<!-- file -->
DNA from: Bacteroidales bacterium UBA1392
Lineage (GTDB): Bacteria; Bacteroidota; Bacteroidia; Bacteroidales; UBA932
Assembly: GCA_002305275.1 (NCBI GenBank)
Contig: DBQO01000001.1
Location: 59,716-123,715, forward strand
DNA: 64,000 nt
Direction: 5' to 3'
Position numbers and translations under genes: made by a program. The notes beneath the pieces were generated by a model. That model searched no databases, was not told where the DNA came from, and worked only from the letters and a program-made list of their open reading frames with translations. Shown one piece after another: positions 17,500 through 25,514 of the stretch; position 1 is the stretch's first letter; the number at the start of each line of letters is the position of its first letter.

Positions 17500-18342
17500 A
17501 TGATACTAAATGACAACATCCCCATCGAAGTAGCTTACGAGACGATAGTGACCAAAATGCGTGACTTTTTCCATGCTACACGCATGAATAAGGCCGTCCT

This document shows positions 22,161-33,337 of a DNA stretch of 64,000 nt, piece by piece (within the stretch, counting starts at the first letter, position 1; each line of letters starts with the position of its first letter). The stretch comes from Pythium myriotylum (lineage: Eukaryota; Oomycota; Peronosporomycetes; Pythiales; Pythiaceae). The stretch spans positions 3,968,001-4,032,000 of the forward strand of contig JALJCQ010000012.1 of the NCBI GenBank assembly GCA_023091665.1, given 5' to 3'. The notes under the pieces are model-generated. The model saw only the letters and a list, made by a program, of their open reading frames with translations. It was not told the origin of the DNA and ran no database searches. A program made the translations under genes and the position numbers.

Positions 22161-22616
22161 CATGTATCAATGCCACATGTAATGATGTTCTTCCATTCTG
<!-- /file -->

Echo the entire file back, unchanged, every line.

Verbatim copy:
DNA from: Bacteroidales bacterium UBA1392
Lineage (GTDB): Bacteria; Bacteroidota; Bacteroidia; Bacteroidales; UBA932
Assembly: GCA_002305275.1 (NCBI GenBank)
Contig: DBQO01000001.1
Location: 59,716-123,715, forward strand
DNA: 64,000 nt
Direction: 5' to 3'
Position numbers and translations under genes: made by a program. The notes beneath the pieces were generated by a model. That model searched no databases, was not told where the DNA came from, and worked only from the letters and a program-made list of their open reading frames with translations. Shown one piece after another: positions 17,500 through 25,514 of the stretch; position 1 is the stretch's first letter; the number at the start of each line of letters is the position of its first letter.

Positions 17500-18342
17500 A
17501 TGATACTAAATGACAACATCCCCATCGAAGTAGCTTACGAGACGATAGTGACCAAAATGCGTGACTTTTTCCATGCTACACGCATGAATAAGGCCGTCCT

This document shows positions 22,161-33,337 of a DNA stretch of 64,000 nt, piece by piece (within the stretch, counting starts at the first letter, position 1; each line of letters starts with the position of its first letter). The stretch comes from Pythium myriotylum (lineage: Eukaryota; Oomycota; Peronosporomycetes; Pythiales; Pythiaceae). The stretch spans positions 3,968,001-4,032,000 of the forward strand of contig JALJCQ010000012.1 of the NCBI GenBank assembly GCA_023091665.1, given 5' to 3'. The notes under the pieces are model-generated. The model saw only the letters and a list, made by a program, of their open reading frames with translations. It was not told the origin of the DNA and ran no database searches. A program made the translations under genes and the position numbers.

Positions 22161-22616
22161 CATGTATCAATGCCACATGTAATGATGTTCTTCCATTCTG